All PLoS articles are published under the Creative Commons CC-BY License, a license that permits “unrestricted use, distribution, and reproduction in any medium, provided the original author and source are credited.”
The issue with the two offending journals wasn’t that they republished PLoS articles — this is permitted under CC-BY — but that they did so without attribution.
Comments expressed by those who had been republished cite more concern than just republication of their work. It is not necessary to get approval from the copyright holder to reuse, remix, or republish (commercially or non-commercially) a CC-BY article. Clearly the designation of one’s work — the journal in which the article appears — is a concern, even for those who publish with PLoS.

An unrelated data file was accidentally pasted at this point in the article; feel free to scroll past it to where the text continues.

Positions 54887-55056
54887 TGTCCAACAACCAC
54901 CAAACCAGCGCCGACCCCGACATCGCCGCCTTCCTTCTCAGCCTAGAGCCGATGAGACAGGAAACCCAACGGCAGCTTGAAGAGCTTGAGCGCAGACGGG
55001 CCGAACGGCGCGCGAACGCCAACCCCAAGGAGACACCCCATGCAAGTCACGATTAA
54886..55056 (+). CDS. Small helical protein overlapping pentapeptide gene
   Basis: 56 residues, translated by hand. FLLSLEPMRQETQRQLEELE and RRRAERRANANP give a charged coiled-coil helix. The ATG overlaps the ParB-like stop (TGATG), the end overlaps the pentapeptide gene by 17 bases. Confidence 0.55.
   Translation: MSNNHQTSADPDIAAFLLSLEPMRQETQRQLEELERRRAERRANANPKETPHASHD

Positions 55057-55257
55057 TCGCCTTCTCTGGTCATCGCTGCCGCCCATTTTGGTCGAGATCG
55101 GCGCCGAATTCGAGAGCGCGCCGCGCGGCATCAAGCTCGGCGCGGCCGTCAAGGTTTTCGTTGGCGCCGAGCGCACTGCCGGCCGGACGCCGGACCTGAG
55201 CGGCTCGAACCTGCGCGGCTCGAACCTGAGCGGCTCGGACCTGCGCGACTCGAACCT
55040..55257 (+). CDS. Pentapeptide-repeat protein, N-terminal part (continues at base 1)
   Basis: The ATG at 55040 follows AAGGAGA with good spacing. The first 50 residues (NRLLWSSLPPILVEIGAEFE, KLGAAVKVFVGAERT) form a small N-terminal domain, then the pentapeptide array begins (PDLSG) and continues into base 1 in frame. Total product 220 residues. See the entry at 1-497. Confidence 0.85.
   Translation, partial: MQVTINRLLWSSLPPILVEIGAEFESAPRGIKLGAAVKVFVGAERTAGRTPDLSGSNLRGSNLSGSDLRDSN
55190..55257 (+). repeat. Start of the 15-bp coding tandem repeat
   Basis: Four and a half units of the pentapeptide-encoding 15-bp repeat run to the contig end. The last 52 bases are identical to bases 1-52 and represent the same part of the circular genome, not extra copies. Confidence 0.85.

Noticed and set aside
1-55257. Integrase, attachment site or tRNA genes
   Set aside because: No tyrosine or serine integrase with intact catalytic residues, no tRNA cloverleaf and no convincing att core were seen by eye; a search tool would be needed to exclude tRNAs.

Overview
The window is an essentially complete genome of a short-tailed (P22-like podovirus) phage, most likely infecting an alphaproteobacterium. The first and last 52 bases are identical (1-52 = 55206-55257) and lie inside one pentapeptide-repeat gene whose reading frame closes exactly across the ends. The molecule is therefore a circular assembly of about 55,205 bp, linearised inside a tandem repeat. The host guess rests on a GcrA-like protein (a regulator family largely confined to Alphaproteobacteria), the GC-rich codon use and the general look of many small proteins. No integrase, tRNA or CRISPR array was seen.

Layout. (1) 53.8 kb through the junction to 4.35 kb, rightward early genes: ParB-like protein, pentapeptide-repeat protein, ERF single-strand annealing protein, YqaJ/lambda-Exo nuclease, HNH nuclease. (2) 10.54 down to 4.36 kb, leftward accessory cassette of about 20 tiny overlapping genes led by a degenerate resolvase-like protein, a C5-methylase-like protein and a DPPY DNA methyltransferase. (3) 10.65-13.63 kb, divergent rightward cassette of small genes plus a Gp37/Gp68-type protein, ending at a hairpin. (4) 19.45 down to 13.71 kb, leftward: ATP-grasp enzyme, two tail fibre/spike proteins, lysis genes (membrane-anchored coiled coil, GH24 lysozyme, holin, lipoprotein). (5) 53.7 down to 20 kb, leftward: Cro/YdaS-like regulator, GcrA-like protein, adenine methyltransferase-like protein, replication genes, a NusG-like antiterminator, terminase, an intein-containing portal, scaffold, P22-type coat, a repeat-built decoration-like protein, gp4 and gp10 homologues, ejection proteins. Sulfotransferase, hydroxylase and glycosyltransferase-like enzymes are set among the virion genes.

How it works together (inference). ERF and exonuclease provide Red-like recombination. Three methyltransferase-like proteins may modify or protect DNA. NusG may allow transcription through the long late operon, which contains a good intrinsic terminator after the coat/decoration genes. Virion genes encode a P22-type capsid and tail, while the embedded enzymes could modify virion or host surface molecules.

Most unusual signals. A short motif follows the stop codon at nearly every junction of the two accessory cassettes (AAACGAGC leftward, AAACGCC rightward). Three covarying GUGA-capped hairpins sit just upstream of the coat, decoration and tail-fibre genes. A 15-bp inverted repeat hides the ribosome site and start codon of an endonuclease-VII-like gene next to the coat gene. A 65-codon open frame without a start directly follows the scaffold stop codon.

“That is distressing, because we’ve never submitted an article to Science Reuters,” said Mark Johnson, an associate professor at Brown University. “I’m not even aware that Science Reuters is a journal.”
To me, the concerns of the authors have nothing to do with open access publishing but about the concern academics have over the context and designation of their work. If authors are willing (or required) to publish under the CC-BY license, they should not be surprised when their work shows up in surprising places.
The recent Taylor & Francis open access survey of authors reveals their general hesitancy toward the CC-BY license, with most respondents selecting the most restrictive exclusive license to publish as their top choice, followed by an open access license that puts severe constraints on how the content is used.
If open access is to be embraced by the broader academic community, is free access sufficient? Or does it necessarily have to mean completely unrestricted usage?